Keratitis is inflammation in the cornea.  The following symptoms were found here:


Signs and symptoms of keratitis include:

  • Eye redness
  • Eye pain
  • Excess tears or other discharge from your eye
  • Difficulty opening your eyelid because of pain or irritation
  • Blurred vision
  • Decreased vision
  • Sensitivity to light (photophobia)
  • A feeling that something is in your eye

Great read on Lyme disease also causing keratitis:

And here we see Bartonella affecting cats with keratitis as well as conjunctivitis, uveitis, blepharitis, and chorioretinitis:

For more:



What is Brain Fog & What Can a Patient Do to Get Rid of It?

by Jennifer Crystal


Writing a weekly blog post is a thrilling and rewarding process. I love connecting with readers like me over various aspects of living with tick-borne illness, and I’m grateful to be able to share my story. I’m also thankful to have the physical ability to write on a tight deadline, which I haven’t always been able to do. In my worst days of fighting Lyme disease and two of its co-infections babesia and Ehrlichia, I couldn’t write at all. This was in part due to the achiness of my joints, but mostly, it was due to brain fog.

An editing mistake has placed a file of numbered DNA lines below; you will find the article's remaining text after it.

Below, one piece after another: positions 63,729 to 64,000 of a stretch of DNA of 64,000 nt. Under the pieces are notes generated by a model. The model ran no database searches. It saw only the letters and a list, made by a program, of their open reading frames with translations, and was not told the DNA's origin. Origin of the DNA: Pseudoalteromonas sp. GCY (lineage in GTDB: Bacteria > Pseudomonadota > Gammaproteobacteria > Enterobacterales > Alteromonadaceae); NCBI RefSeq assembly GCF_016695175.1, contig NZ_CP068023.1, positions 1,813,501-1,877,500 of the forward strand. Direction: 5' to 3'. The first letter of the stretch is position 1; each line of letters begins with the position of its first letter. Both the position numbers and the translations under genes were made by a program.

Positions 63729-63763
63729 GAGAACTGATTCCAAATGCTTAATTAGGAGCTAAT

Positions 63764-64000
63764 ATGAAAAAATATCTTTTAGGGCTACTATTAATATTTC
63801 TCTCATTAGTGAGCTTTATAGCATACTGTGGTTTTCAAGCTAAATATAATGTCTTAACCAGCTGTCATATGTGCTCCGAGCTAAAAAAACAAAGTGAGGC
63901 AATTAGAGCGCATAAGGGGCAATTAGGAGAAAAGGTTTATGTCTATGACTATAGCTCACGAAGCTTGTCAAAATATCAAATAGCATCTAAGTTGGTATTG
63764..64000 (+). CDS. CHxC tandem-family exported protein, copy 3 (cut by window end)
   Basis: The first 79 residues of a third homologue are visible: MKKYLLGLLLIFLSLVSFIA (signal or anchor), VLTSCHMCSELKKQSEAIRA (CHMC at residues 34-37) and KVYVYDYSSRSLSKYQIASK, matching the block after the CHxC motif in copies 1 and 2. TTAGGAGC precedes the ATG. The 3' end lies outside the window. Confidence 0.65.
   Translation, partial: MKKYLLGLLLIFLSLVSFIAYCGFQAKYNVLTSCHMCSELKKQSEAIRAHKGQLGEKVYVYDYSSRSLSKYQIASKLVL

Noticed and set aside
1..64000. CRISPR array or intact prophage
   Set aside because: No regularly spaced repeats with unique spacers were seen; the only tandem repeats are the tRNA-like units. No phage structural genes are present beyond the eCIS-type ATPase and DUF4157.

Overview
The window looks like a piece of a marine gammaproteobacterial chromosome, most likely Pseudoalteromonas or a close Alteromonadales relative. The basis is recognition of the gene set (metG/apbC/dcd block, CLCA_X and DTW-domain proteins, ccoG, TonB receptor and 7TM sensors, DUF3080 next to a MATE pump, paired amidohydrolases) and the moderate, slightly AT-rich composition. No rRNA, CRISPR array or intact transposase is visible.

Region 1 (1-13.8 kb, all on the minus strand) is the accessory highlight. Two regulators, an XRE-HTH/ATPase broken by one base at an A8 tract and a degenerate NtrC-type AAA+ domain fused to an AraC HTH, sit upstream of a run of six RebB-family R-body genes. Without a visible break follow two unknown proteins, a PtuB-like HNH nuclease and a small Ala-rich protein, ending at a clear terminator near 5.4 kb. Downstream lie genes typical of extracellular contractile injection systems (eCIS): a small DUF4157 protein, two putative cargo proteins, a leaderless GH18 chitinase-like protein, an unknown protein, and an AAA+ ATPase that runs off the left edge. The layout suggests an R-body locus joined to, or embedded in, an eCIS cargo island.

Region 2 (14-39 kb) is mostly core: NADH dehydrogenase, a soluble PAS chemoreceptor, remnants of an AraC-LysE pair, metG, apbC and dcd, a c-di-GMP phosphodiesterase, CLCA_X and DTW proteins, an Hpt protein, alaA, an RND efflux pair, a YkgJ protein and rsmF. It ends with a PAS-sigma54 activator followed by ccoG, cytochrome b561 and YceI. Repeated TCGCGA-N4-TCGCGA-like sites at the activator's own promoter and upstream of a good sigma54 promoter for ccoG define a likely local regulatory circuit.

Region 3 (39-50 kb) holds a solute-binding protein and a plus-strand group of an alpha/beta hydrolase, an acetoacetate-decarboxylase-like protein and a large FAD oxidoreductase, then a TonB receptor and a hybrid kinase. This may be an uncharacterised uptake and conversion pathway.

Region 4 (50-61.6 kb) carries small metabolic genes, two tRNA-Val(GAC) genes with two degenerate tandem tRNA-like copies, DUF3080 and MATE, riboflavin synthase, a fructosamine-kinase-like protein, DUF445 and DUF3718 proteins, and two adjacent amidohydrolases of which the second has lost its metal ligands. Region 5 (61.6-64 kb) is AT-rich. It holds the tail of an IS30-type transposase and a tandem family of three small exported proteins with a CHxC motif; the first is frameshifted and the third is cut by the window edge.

So what is brain fog, exactly? What does it feel like? What can a patient do to get rid of it? Now that I have greater neurological clarity, I can offer some information and tips on what I’ve learned about this frustrating symptom.

What is brain fog?

Lyme is an inflammatory disease. When Lyme pathogens in the form of spirochetes cross the blood-brain barrier, inflammation occurs in the central nervous system. “Common neurocognitive problems include poor memory, slower speed of thinking, difficulty with retrieval of words, and impaired fine motor control,” writes Brian A. Fallon, MD and Jennifer Sotsky, MD, in their book Conquering Lyme Disease: Science Bridges the Great Divide. “The slower mental processing speed contributes to the patient’s experience of ‘brain fog,’”[i]

A Johns Hopkins study published in the Journal of Neuroinflammation showed that scans done on 12 patients with Post-Treatment Lyme Disease Syndrome (PTLDS) all showed a chemical marker for brain inflammation, compared with 19 healthy controls. In an article published by Hopkins Medicine, Dr. John Aucott, Director of the Johns Hopkins Lyme Disease Research Center said: “What this study does is provide evidence that the brain fog in patients with [PTLDS] has a physiological basis and [that it] isn’t just psychosomatic or related to depression or anxiety.”[ii]